Am I selfish

dawn1968July 14, 2008

I have two daughters 14 and 11 who are involved in a traveling softball club team and my husband is obsessed with softball.

When we moved into our town my daughters played on our towns league which was manageable. During the towns leagues he was asked by a private team to have my oldest try out for this "club" team which is not affiliated with the town at all. He took her down for tryouts and she was accepted to play on the team which was a huge compliment for her and of course for my husband. That was three years ago. Since then my entire family life has revolved around softball. WeÂve played in the Fall, Spring and Summer leagues, weÂve only had a few weeks off in the winter, and this past summer league between my 11 and 14 yr old theyÂve played over 60 games at various time and places, most of which are every night after work start at 6 or 8 or both (double headers) and every weekend (Friday night  Sunday late afternoon or early PM) Games start end of April and go until the last week of July. Which leaves only August to get in some bbqs, weekend trips, and beach or pool time?

I like the sport but donÂt love it, but I feel very guilty when I donÂt go or am looked at with three heads by the other moms if I donÂt attend a few games. IÂm very conscience about eating healthy and like to cook for my family almost every other night was eating out.

Please tell me am I being selfish for wanting more for my family, wanting to show my girls other activities besides softball. My husband says this is the only window of opportunity he has with the girls to be as involved with them as he has, b/c after this window closes it will be mostly doing "stuff" with mom or girlie type things.. which I think is unfair because we involve him in everything we do.

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fuzzywuzzy

I sure don't think you are selfish and I, personally, don't think it's good for kids to be so involved. A co-worker of mine has kids that play traveling soccer and the entire family is involved at least 5 days a week. The co-worker is exhausted and complains that there is no "family" time anymore, it's all "soccer time."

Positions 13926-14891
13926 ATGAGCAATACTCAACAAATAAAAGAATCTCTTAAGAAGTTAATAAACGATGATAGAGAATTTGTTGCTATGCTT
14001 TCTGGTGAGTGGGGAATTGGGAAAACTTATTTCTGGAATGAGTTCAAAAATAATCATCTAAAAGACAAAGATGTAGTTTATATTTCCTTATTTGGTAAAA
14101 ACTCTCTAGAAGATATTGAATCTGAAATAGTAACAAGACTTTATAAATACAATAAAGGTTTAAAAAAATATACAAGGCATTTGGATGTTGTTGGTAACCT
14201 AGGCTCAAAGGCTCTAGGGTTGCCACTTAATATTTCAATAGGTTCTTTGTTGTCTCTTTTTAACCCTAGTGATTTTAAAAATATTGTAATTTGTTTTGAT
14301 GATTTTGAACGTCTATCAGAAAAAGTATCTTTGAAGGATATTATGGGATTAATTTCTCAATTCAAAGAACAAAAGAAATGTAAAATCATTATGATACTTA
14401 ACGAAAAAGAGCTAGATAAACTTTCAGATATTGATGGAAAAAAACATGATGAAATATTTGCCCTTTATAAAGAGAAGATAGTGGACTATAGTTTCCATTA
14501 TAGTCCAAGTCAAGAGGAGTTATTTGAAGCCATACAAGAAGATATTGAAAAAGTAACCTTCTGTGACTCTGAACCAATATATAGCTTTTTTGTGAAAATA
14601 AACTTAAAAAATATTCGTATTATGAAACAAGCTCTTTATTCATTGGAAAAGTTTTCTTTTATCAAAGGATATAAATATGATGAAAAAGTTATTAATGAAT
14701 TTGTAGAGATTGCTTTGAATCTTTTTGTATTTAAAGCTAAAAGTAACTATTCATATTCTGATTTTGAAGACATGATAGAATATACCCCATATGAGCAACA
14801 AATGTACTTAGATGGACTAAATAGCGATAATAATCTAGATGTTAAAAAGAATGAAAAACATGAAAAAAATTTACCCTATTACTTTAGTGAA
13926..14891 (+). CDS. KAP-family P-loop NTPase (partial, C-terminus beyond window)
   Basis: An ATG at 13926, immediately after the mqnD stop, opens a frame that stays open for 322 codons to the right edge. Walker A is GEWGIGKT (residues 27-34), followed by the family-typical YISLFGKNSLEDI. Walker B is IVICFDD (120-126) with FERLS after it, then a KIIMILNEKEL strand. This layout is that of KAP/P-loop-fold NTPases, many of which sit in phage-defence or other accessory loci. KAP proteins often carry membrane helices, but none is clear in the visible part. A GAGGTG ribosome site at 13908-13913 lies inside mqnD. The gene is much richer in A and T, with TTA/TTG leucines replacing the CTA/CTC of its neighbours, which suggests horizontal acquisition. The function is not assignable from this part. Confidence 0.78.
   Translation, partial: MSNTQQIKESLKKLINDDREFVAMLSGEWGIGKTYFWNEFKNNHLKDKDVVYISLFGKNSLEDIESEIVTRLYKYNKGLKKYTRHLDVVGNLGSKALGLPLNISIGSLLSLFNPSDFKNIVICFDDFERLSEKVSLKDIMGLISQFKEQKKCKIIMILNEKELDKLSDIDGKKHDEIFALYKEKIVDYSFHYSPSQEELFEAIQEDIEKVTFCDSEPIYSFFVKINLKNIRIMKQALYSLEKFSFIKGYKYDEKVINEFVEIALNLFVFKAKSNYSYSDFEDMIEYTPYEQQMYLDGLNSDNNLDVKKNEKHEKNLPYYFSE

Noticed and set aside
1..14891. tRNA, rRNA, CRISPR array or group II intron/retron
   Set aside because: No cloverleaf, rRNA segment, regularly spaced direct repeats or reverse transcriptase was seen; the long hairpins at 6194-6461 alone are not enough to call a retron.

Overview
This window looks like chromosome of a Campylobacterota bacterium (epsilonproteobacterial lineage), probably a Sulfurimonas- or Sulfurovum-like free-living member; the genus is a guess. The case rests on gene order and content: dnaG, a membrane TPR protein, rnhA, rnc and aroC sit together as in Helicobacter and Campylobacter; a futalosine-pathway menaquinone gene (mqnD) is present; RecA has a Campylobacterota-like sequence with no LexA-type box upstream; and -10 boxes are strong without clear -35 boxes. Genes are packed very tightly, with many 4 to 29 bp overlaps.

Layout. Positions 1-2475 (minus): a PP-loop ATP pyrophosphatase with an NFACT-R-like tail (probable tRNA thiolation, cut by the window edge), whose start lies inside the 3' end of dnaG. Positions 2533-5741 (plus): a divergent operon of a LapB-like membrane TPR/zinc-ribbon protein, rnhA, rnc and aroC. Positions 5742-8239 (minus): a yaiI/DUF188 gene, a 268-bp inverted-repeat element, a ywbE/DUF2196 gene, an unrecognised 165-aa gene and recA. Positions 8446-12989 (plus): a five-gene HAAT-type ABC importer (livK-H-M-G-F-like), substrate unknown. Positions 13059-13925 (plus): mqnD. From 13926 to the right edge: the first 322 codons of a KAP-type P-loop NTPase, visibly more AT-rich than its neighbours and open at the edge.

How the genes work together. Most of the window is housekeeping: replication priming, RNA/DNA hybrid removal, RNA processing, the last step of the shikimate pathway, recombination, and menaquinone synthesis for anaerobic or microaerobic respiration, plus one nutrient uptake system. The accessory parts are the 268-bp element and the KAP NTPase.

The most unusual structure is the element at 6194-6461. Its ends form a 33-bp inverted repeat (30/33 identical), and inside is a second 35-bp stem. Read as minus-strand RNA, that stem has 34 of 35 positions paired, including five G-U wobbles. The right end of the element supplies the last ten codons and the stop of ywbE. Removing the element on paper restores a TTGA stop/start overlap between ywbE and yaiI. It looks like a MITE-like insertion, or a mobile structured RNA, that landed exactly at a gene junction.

I would ask if Dad is fulfilling some kind of lost opportunity through his daughters. I don't mean to be disrespectful, but that's the way I see such immersion, such involvement in a sport.

    Bookmark   July 14, 2008 at 4:12PM
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carla35

I'm with you.

I not too big into heavy sports with kids for many, many reasons. I prefer everything in moderation for children. I would hate to think that you missed out on other opportunitites with your girls because of this. Playing an organized sport is fine, but when it becomes a daily ritual that seems to become more important than school work, friendships, faith, and family, for a long period of time, there may be a problem. Children need to learn priorities and parents need to help set them.

Really, you will probably only have a few more years with the girls (girly stuff or not). Once they go off for college, society's got them. I would bet as adults looking back they may appreciate learning and being involved in some other things.. foreign languages, piano, girl scouts, having sleepovers, pranking boys, doing service projects, not to mention being involved in other sports. You want well rounded children, don't you?

I also don't think you are wrong if you don't attend all those games. I think many children nowadays are being taught to be selfish and spolied themselves. Aren't you entitiled to a life? Would they come to your volleyball games if you picked up a Friday night team? I doubt it; because they would be at their games. We are teaching children to think that everything and everyone revolves around them... when they hit the real world and see that it doesn't they are going to be crushed and not know how to deal with it. We are not doing them a favor by spoiling them. Life doesn't revolved around them; they are no more important than you are.. they need to understand this and learn respect for other people and their time too. It's not about not caring for your kids, but rather teaching them respect for other people. Don't become TOO involved in their softball lives; it really isn't doing them any favor. It's THEIR hobbie, not yours.

    Bookmark   July 14, 2008 at 4:21PM
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dawn1968